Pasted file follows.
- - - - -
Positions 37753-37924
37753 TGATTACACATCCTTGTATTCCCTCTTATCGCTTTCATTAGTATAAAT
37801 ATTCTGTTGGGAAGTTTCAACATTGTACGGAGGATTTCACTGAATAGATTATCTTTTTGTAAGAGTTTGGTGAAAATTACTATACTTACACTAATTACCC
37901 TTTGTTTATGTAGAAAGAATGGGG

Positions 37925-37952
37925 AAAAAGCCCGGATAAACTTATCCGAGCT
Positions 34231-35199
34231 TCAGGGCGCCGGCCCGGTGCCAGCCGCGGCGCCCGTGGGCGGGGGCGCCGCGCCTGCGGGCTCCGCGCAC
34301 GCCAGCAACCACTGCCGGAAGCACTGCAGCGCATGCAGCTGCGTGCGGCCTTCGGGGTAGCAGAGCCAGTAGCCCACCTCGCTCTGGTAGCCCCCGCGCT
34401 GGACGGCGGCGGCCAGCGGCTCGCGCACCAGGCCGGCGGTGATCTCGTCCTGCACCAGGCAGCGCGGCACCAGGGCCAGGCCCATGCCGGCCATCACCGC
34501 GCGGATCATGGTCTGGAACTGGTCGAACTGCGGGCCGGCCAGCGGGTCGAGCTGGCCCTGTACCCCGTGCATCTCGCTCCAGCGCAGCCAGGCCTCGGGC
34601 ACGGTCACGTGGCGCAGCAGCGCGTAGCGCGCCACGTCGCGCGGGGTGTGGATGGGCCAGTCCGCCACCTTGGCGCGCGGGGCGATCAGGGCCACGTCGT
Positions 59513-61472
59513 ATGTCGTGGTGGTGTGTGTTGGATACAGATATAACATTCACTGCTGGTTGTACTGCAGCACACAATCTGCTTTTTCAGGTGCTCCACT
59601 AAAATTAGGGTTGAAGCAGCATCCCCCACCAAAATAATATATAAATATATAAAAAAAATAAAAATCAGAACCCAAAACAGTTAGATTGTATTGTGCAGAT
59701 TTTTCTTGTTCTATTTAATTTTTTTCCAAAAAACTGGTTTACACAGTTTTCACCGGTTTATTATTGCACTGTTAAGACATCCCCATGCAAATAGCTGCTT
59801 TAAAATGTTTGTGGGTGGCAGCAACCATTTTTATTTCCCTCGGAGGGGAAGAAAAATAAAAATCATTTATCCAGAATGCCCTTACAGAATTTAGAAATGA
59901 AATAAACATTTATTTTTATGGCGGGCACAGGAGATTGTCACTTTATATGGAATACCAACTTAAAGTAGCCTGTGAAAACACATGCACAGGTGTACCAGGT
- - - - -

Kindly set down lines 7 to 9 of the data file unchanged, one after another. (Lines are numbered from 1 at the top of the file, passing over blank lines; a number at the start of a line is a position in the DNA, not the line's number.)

Positions 34231-35199
34231 TCAGGGCGCCGGCCCGGTGCCAGCCGCGGCGCCCGTGGGCGGGGGCGCCGCGCCTGCGGGCTCCGCGCAC
34301 GCCAGCAACCACTGCCGGAAGCACTGCAGCGCATGCAGCTGCGTGCGGCCTTCGGGGTAGCAGAGCCAGTAGCCCACCTCGCTCTGGTAGCCCCCGCGCT